Untimely Observations

Remembering Jonathan Bowden

To hear Jonathan Bowden speak was like witnessing Pallas Athena emerge clad in armour straight from the godhead. I only met with the man once, but that was quite recently and I vividly recall the event as a rare privilege—for me. Last September we had both been invited as speakers to a discussion forum in London, held in what had once been the Edwardian board room of the Hongkong Bank, nowadays part of a ubiquitous pub chain, hence our presence on these prestigious premises. Of the four speakers that afternoon he appeared last. How wise this was on the part of the organizers, I only realized when he finally opened his mouth to announce the theme of his lecture: “The history of the Western feminist movement.”

Let me put it this way: Jonathan Bowden, as an orator, lecturer, speaker, was in a league of his own. I have never in my life come across a man who, with such linguistic and intellectual precision, with such economy of style and purpose, was capable of extemporating on practically any given cultural theme. Not only was it a sheer joy to relish his careful selection of words and his stentorian tenor. Perhaps even more impressive was his ability to develop, like a distinguished writer, and in real time, several themes simultaneously and bring them to a happy and in all respects satisfying conclusion. I don't doubt that one would have to go back to classical times, or at least to the days of Pepys, Gibbons, and Johnson, to find a parallel to this man's erudition in pair with such a flawless rhetorical performance. And all this without as much as a scribbled note to guide him through the complexities of exposition.

People that knew Bowden more intimately—if that might be said of a man who seemed almost autistically aloof when not charged with a speaking mission— afterwards assured me that this particular speech hadn't been anything outside the ordinary. To this statement I can only reply, that if I as a young man had enjoyed lecturers like Jonathan, I would never have left university but made sure to remain an ardent college student for the rest of my life!

It made me almost relieved to hear from my own editor that the man's writing (I have never personally read a line by his hand) is just as opaque as his speaking is clear, because if his written literature were as outstanding as his orations, we'd all be put to shame. It may thus be fair to surmise that Jonathan's lasting legacy to us will be found in his speeches and interviews. By all means, I'll be among the first to avail myself of a copy of the volume apparently under way containing a selection of his contributions in these genres.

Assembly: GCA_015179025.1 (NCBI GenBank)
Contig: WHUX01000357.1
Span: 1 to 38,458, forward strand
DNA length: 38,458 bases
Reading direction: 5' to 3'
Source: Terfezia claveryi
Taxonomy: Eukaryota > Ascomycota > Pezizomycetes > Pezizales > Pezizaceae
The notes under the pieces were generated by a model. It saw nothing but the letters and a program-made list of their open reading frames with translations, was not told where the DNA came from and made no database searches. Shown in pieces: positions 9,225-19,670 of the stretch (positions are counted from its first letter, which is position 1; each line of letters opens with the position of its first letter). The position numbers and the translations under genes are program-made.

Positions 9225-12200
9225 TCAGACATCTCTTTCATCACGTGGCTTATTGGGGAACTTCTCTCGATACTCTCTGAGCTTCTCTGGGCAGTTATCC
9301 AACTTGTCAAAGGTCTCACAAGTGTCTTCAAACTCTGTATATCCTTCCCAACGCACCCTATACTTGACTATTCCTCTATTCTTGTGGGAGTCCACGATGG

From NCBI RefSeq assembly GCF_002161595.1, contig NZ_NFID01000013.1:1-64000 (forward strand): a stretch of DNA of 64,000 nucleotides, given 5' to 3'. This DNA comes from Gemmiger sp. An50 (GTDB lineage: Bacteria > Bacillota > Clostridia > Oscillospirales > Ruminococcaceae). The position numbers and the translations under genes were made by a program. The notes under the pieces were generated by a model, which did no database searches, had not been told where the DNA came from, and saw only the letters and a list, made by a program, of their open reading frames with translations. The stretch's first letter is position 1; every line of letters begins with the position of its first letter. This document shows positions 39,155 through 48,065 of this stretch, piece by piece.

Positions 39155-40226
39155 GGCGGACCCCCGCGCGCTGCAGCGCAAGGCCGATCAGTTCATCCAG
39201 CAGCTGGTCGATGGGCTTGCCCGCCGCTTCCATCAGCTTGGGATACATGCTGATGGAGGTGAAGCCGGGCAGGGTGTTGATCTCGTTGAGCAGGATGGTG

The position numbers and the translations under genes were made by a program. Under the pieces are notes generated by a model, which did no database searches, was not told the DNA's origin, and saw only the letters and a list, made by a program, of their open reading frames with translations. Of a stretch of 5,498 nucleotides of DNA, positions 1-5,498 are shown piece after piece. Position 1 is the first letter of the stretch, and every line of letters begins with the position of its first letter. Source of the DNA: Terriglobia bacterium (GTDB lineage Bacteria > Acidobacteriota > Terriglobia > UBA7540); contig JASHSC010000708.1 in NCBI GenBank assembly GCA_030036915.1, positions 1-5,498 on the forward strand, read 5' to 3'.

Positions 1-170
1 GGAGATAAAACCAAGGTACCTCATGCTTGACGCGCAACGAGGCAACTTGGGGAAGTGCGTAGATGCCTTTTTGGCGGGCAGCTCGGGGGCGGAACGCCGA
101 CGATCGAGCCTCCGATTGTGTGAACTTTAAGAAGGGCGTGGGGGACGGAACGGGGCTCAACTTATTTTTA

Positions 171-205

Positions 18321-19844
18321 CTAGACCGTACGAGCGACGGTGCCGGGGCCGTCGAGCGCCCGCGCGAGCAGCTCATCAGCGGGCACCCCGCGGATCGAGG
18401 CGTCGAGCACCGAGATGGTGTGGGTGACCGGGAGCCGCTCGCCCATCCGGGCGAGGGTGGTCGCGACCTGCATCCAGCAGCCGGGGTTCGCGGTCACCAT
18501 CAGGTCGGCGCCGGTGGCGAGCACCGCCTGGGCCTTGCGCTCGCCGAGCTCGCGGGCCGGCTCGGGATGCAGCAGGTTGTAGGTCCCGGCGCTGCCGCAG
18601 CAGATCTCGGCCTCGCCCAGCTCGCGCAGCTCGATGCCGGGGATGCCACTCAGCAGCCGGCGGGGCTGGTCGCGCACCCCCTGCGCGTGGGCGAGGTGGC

I only learned this week, a whole month after the fact, about the sudden, unexpected demise of Jonathan Bowden. I didn't know the man personally, and when, during the conference, I enthusiastically walked up to him to thank him for his brilliant speech, posing what I felt to be a pertinent question, he absent-mindedly turned round and busied himself with another person as though I had been thin air to him. Later that afternoon I confronted him about his ostentatious rudeness, and he did excuse himself. Still, he did it like someone who knows he can't be held entirely responsible for his actions. As for the man's mind, I'll defend its sanity any time. His logic and creative use of the same ought to be remembered as the clear voice of reason and lucidity in a confused age of sound and fury.

To me, Jonathan Bowden was a genius with a social short coming rather typical of hyper-intelligent savants. Like the albatross in Baudelaire's famous poem, he could seem both clumsy and helpless when found outside his element. But when he soared into his own realm: what a sight and what an inspiration to all of us!

It is indeed sad that such immense talent as his has been prematurely silenced by inscrutable nature. The loss of Jonathan is at least double. On the one hand there was his fierce, beautiful mind, operating in willing subordination to his intellectually disciplined nature. To the political organizations he apparently endorsed and supported, the loss may on the other hand prove to be even more significant. It is a standing prejudice among the leftist intelligentsia, dominating practically all higher education in the West, that right wing politics and ideology presupposes intellectual hara-kiri. Although this may be entirely true as far as the Christian fundamentalist rejection of evolution in favor of the Bible sagas is concerned, Jonathan Bowden's thought was a powerful argument to the contrary.

I suppose one could label him as popularizer of difficult and sometimes hard to digest philosophical subjects. But the rank and file of the political right is in dire need of general education to be able to stand its ground and even advance against its opponents. Loosing Jonathan in the process is a drawback that the members of these movements will have to make up for by turning the example he set into a guiding principle: never succumb to baseness and intellectual dishonesty in the quest for meaning and – well, let's apply a word that Jonathan, a disciple of Nietzsche, would have been very careful not to abuse – truth. To defeat your enemy you must first understand what his strength is, then use it against him. Jonathan did exactly that, and as far as I know without ever breaking the rules of the game.


I hope this Magister Ludi is now among players of his own calibre. May he never find lasting peace in their company!